Chrome OS is somewhat of a misnomer, for it’s really not an operating system at all, but rather just a mobile browser. As cloud computing takes off, the need for users to have a local operating system — like Windows — vanishes.
Microsoft is making investments in web services (Bing, Sky Drive, Office Web Apps, etc) but Google still dominates the space. If Chrome can improve further, it could give Google’s service a foothold in the desktop arena, just as Android gives it a foothold in the mobile space.
What problems does Google actually face?
Google does face some real problems. But not many that commentators are quick to point out.
The first, exploited by Microsoft, is potential backlash over privacy issues. Find any article or blog post written about Google Inc (NASDAQ:GOOG) (like mine here), and one will inevitably find a comment about privacy issues. Even if Google never exploits its knowledge, the fact that it knows so much about its users makes some uneasy.
The second is why many investors remain confident in Apple’s ability to dominate the mobile space despite Android’s market share: Android is fragmented.
In contrast, Apple’s iOS ecosystem is in harmony. Developers can sleep well knowing that an application they write for iOS will work on all iPhones; Android developers must test on a multitude of different phones. Consequently, many popular mobile applications appear on iOS long before they show up on Android.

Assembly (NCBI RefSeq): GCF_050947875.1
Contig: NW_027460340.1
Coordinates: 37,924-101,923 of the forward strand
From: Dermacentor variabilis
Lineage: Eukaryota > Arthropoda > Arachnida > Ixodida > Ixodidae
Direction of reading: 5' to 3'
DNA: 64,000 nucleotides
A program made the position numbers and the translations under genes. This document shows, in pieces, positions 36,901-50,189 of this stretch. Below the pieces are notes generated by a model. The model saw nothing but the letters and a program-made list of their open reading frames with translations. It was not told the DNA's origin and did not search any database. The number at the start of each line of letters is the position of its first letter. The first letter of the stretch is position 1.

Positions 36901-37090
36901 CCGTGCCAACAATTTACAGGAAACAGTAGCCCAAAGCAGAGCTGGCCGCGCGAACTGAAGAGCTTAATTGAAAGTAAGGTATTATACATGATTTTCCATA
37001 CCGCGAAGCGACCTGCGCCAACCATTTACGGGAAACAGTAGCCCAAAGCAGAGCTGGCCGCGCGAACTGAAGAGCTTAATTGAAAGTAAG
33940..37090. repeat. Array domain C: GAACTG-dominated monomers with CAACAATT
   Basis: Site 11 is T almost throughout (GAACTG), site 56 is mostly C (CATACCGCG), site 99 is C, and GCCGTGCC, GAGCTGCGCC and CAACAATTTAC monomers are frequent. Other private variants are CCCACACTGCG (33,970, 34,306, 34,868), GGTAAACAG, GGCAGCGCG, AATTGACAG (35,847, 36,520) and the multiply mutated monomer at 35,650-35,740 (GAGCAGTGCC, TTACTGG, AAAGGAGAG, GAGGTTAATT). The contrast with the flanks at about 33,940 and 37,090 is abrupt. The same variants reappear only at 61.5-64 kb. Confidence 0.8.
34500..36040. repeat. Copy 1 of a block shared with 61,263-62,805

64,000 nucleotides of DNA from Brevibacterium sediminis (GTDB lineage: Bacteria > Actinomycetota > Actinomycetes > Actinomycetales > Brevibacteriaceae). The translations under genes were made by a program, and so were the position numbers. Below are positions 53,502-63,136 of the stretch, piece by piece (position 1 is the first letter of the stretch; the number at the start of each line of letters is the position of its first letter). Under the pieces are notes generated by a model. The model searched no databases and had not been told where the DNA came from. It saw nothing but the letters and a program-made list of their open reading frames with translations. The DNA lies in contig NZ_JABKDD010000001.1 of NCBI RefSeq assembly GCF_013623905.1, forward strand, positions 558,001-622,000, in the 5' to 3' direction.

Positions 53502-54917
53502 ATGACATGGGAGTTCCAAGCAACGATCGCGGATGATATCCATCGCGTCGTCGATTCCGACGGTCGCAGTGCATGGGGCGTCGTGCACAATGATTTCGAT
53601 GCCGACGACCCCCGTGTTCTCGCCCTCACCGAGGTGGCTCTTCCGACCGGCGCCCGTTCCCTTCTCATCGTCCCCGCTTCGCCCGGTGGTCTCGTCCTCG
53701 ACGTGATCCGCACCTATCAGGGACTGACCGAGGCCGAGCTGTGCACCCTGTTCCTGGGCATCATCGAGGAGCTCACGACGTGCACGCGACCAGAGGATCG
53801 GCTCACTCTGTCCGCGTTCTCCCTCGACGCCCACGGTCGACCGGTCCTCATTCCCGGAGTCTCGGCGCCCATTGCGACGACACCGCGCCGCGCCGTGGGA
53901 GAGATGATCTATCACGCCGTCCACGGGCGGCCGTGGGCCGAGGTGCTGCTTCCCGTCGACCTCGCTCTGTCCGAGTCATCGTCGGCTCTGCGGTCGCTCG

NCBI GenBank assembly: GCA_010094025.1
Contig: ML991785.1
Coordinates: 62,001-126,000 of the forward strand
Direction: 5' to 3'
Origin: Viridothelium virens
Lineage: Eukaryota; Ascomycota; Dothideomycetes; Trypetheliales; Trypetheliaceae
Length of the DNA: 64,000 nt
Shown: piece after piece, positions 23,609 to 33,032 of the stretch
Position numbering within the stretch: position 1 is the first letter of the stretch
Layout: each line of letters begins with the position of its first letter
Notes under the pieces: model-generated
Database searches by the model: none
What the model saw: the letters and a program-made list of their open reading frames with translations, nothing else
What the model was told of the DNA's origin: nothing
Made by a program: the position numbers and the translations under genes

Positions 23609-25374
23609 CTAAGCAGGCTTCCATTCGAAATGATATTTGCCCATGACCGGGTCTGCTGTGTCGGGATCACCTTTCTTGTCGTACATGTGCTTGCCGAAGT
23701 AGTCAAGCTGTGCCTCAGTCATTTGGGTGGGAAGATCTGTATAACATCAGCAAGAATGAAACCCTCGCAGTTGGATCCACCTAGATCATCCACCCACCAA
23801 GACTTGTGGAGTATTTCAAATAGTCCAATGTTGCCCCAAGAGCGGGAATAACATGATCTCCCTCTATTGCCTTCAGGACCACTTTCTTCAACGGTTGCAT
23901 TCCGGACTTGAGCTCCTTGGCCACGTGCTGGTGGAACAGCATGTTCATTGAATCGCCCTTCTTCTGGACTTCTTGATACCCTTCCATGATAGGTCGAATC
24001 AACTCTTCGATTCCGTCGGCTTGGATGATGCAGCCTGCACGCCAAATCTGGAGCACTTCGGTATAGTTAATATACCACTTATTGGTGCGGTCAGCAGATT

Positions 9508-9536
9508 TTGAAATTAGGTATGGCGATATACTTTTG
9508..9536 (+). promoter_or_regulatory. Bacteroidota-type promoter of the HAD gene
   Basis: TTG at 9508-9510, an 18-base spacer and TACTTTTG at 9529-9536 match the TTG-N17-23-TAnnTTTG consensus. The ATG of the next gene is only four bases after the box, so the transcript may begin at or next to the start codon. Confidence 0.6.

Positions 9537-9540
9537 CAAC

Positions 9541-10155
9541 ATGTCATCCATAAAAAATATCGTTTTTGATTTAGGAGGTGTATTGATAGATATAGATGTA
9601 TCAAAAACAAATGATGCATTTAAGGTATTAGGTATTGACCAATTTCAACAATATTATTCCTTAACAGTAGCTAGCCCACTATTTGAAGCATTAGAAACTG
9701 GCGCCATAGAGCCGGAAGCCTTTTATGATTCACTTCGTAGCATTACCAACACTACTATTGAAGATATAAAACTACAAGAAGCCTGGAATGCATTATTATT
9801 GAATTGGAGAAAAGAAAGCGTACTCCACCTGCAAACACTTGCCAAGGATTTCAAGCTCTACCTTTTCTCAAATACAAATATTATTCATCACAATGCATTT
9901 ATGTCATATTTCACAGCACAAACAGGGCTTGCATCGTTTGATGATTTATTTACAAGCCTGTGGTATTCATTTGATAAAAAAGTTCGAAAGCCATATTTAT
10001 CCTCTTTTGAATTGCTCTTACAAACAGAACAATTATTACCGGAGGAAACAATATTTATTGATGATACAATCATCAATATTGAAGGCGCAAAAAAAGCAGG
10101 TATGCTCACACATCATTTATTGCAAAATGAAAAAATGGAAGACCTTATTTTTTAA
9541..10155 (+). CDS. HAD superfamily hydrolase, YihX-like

There’s also the issue of quality: all Apple devices are built with minimum standards. Conversely, someone may buy a cheap Android phone, find it to be lousy, and have their entire view of Android soured.
Investing in the tech space
Most tech investors should understand Google’s strategy. As Google competes directly with Apple and Microsoft, its decisions can affect those companies as well.
Bottom line, Google Inc (NASDAQ:GOOG) wants to get people on its web services so it can sell targeted ads. This causes it to do some seemingly wacky things, but the bigger picture remains intact.
The article Understanding Google’s Strategy originally appeared on Fool.com and is written by Salvatore “Sam” Mattera.
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